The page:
The difference, of course, is other factors, from political will to economic consequences to other health and education concerns, which all took precedence, whether that was explicitly stated.

“We as a society have effectively made a decision that there’s a cost measurable in human deaths that is acceptable for us to go back to in-person dining, and whether or not we had that conversation or explicitly made that decision, we’ve made that decision,” Lofgren said.

“There’s a quantity of sick kids that’s an acceptable threshold for having in-person classes – no one wants to talk about it, but that’s the decision we made.”

Vaccines for both COVID-19 and the flu are the way forward, physicians and public health officials say, in order to keep the health care system afloat through the end of the year and into 2022.

And while COVID-19 might be circulating for the foreseeable future, vaccinations can keep the vast majority of people protected and out of the hospital, so that the health care system can begin to provide care widely again.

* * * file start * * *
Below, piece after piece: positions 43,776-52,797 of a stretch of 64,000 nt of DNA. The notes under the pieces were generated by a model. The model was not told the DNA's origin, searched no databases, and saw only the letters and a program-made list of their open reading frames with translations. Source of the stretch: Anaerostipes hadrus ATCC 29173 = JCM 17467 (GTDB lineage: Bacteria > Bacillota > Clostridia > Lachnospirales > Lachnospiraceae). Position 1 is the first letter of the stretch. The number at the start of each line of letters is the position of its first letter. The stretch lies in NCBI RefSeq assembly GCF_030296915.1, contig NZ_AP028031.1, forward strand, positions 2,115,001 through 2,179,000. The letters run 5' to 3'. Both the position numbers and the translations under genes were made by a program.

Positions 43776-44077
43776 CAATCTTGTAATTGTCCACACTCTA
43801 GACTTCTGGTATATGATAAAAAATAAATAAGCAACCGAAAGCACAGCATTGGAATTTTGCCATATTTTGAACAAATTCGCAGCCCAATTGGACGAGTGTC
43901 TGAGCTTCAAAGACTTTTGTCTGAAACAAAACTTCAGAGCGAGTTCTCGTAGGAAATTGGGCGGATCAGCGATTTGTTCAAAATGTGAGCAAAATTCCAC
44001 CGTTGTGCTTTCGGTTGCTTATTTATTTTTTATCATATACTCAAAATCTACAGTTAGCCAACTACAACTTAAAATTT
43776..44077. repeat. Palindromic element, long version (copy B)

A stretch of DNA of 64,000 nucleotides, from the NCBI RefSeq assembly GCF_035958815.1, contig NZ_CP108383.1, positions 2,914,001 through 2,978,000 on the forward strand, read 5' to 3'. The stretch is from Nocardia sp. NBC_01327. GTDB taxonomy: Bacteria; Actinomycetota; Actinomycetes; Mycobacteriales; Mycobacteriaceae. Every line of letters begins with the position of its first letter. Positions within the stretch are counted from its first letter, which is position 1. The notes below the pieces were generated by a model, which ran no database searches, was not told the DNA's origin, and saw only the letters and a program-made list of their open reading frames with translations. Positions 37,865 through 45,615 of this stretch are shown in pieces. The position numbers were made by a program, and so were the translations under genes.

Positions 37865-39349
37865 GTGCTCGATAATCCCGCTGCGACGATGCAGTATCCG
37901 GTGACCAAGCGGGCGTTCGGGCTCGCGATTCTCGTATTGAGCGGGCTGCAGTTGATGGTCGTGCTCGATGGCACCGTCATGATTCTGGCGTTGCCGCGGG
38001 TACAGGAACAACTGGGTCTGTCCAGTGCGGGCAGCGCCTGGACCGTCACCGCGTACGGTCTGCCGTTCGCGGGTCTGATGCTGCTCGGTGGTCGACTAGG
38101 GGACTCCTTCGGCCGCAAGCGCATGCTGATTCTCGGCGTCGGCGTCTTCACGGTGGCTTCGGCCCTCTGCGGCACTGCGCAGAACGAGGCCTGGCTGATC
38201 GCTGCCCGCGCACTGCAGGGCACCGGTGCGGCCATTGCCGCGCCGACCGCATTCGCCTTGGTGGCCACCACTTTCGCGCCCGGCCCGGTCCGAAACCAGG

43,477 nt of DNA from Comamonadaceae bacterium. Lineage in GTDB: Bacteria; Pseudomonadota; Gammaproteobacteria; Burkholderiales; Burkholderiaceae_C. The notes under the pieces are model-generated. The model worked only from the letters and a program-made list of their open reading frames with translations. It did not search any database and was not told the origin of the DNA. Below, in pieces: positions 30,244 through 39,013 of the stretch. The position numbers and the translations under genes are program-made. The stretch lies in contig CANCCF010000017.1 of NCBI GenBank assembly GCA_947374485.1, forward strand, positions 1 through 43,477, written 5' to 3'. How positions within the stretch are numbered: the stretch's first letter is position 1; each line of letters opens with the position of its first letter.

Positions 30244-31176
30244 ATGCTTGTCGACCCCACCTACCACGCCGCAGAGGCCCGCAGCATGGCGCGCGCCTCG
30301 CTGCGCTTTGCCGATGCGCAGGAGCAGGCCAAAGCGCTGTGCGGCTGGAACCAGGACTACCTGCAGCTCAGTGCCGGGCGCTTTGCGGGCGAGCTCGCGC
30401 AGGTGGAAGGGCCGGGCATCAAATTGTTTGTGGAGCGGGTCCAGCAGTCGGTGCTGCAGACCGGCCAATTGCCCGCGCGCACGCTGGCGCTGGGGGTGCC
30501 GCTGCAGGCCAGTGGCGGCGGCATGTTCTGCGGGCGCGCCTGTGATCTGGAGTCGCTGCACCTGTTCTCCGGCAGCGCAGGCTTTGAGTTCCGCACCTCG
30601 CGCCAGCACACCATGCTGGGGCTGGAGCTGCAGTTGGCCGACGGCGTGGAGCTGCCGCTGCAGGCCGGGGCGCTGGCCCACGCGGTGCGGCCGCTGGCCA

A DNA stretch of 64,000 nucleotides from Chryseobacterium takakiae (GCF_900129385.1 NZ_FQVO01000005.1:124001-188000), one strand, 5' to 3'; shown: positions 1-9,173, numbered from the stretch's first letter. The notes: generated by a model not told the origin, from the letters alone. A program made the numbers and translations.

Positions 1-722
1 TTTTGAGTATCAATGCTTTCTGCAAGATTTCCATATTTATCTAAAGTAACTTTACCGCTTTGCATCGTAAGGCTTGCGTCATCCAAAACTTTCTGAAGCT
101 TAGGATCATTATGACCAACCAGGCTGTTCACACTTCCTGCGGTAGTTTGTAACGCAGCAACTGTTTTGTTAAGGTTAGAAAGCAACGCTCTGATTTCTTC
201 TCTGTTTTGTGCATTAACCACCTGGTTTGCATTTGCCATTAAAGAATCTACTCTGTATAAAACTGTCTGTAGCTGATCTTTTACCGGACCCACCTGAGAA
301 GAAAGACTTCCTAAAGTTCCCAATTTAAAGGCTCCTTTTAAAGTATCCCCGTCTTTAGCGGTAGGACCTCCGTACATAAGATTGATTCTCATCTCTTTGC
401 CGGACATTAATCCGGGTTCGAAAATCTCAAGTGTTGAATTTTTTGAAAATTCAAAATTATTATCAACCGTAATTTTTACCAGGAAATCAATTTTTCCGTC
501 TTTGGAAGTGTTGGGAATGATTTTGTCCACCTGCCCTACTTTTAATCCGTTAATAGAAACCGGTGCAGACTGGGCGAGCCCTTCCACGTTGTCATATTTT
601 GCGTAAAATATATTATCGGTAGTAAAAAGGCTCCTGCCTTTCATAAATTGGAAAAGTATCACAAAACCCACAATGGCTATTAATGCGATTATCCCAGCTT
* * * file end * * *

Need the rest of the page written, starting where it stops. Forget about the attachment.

A year and a half into this pandemic, health officials continue to point to the strategies that have worked over and over again to stem the tide of the virus.

Masks work for flu; masks work for COVID-19.

“I’m hopeful that the flu won’t be as bad,” Christina Wagar, chief operations officer at Newport Hospital, said. “But I guess we’ll have to wait and see.”

Arielle Dreher's reporting for The Spokesman-Review is primarily funded by the Smith-Barbieri Progressive Fund, with additional support from Report for America and members of the Spokane community. These stories can be republished by other organizations for free under a Creative Commons license. For more information on this, please contact our newspaper’s managing editor.